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  38. Arachnophobia (1990, dir. Frank Marshall)

    I haven't seen this in maybe 20 years and the humor played so well for me now as adult.

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    1. I was trying to convince my kids to watch this ("It's Disney!", "It's supposed to be funny") but they weren't having any of it. Being very scared of spiders myself, I tried to watch it a few years ago for Junesploitation, but turned it off a short while in. It gave me nightmares as a kid.

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    2. There are several scenes that still give me intense chills! Insects coming out of sink drains will always be scary

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  39. Piranha (1978

    First time watching this, I consider myself a Dante fan, just never got around to it. What a blast I had been missing out on. This movie cheap, super inventive, and bat shit crazy. Piranha effects were super crude but worked for me. I thought the movie was going to go for the jugular with the kids all playing just off shore but I guess piranhas can't chew through rubber as fast as they can through human flesh.

    My seven word review is...Dick Miller's pink tie stole the movie!

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  40. Harry Potter and Prisoner of Azkaban (2004)

    I like this one a lot. There's animals like Buckbeak. There's Butterbeer. There's tomfoolery. There's ballyhoo. I always enjoyed low stakes Potter more than the Voldemort stuff.

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  41. Cockfighter (1974, dir. Monte Hellman)

    Starring Warren Oates and Harry Dean Stanton and produced by Corman. This was actually really good. The cockfighting is more of a backdrop for the story of a rambling mute that loses nearly everything in a cockfight, but then sells everything he has left to get back in the game (mostly a mute. He talks sometimes. It's not clear why he doesn't talk usually). It's got a really "southern" vibe to it. However, there are numerous actual cockfights in the movie so I could understand why this movie wasn't successful (I read somewhere that it was the only Corman movie of the 70's to not make money). Several of the fights are shot really beautifully, which leaves the viewer in the uncomfortable position of "this is really wrong, but damn if I don't enjoy watching it". But yeah, definitely not for everyone.

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  42. Deadly Eyes (1982, dir. Robert Clouse)

    Killer rats played by dachshunds. Great movie theater sequence. Good schlock.

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  43. Paddington (2015) dir Paul King

    The story of a miniture Peruvian ursus, smuggled in on an international freighter, and set loose on the citizens of London. None who come in contact with it walk away unscathed, as it delivers heart-pounding shocks to his victims, all the while leaving a trail of putrid, orange ooze in its wake. A thrilling escape atop the London skyline leads to a rooftop shoot-out, answering once and for all who is the greater monster - man or beast?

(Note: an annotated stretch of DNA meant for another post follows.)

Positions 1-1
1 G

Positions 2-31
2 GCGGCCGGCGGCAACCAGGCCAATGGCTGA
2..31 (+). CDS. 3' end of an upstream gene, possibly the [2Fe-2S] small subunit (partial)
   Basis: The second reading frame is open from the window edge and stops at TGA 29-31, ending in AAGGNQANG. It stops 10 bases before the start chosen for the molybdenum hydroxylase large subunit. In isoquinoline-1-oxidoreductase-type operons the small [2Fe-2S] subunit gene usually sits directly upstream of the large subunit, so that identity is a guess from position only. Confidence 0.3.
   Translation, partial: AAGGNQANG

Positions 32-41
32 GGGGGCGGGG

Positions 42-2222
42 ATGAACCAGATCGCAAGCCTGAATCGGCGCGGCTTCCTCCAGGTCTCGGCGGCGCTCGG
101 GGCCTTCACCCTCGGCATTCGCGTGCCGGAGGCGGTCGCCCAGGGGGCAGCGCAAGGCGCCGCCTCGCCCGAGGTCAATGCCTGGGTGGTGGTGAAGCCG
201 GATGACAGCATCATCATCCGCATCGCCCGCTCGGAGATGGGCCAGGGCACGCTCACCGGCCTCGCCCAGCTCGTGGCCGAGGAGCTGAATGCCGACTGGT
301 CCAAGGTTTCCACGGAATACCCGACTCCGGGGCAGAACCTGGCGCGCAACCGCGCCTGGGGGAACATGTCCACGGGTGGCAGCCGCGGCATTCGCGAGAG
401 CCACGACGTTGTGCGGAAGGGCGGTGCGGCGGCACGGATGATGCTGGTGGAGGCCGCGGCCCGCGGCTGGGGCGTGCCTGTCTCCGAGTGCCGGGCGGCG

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    1. I what to know what's the weather like in Unknown's planet (and what drugs he took to experience said weather).

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  44. Cats (2019, dir. Tom Hooper)

    Gotta go start up another movie real fast so, just in case I die in my sleep tonight, Cats won’t be the last movie I watched on earth.

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  45. The Cat from Outer Space (1978)

    A cat named Jake comes to earth to turn everyone into degenerate gamblers so it can get what it wants.

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  46. The Plague Dogs (1982)

    Very powerful but hard to watch. If I had a dog, I would name it Snitter.

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    1. If I had a fox I WOULDN'T name it "The Tod." :-O

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  47. Man's Best Friend (1993)

    This was an interesting remake of Short Circuit. Ally Sheedy befriends a giant horse dog instead of a robot. Lance Henrikson wants the dog back but refuses to take off that hideous Jean jacket. Max goes full Taking of Deborah Logan on a cat and pisses acid. I dug this motion picture.

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  48. Replies
    1. ... has bills, needs money... welcome to the club. :-P

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  49. Piranha 3DD (2012)

    Was expecting bad schlock but was happy to find a mix of good and bad schlock! Ving Rhames!

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  50. Shakma (1990)
    This movie would be so much fun if the pacing wasn't so tedious!
    That baboon is legitimately terrifying. To quote mister Bromley, "I would not like to be a female baboon".

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  51. Shakma (1990)

    Covered pretty extensively here already - miserable pacing, terrifying baboon. Loved the final confrontation. First choice was deadly eyes, but $300/DVD is a bit steep. Some day!

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  52. The Shallows (2016):

    The shark is ALWAYS a metaphor.

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  53. I forgot to post yesterday, but I chose King Kong (1933) and it was a first time watch. Blew me away, in fact it blew me off the Empire State Building.

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    1. Does this mean you're watching "Blown Away" next? :-)